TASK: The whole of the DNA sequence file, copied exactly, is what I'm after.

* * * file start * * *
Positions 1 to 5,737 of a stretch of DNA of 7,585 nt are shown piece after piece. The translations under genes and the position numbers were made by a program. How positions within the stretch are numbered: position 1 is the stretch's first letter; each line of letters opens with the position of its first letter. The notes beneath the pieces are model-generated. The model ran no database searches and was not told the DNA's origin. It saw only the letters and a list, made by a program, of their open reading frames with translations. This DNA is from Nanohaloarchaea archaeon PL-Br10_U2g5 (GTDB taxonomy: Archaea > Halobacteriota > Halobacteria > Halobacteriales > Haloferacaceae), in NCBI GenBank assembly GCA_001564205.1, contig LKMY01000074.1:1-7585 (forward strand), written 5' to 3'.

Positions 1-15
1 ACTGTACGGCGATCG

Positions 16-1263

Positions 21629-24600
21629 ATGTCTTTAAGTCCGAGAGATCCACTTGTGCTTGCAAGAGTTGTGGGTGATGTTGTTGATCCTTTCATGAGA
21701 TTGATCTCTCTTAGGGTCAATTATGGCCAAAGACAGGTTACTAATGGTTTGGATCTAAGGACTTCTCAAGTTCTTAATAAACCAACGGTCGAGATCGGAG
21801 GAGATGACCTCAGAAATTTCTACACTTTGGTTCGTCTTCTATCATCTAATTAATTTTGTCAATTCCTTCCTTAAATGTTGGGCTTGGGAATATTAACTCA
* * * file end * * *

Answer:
Positions 1 to 5,737 of a stretch of DNA of 7,585 nt are shown piece after piece. The translations under genes and the position numbers were made by a program. How positions within the stretch are numbered: position 1 is the stretch's first letter; each line of letters opens with the position of its first letter. The notes beneath the pieces are model-generated. The model ran no database searches and was not told the DNA's origin. It saw only the letters and a list, made by a program, of their open reading frames with translations. This DNA is from Nanohaloarchaea archaeon PL-Br10_U2g5 (GTDB taxonomy: Archaea > Halobacteriota > Halobacteria > Halobacteriales > Haloferacaceae), in NCBI GenBank assembly GCA_001564205.1, contig LKMY01000074.1:1-7585 (forward strand), written 5' to 3'.

Positions 1-15
1 ACTGTACGGCGATCG

Positions 16-1263

Positions 21629-24600
21629 ATGTCTTTAAGTCCGAGAGATCCACTTGTGCTTGCAAGAGTTGTGGGTGATGTTGTTGATCCTTTCATGAGA
21701 TTGATCTCTCTTAGGGTCAATTATGGCCAAAGACAGGTTACTAATGGTTTGGATCTAAGGACTTCTCAAGTTCTTAATAAACCAACGGTCGAGATCGGAG
21801 GAGATGACCTCAGAAATTTCTACACTTTGGTTCGTCTTCTATCATCTAATTAATTTTGTCAATTCCTTCCTTAAATGTTGGGCTTGGGAATATTAACTCA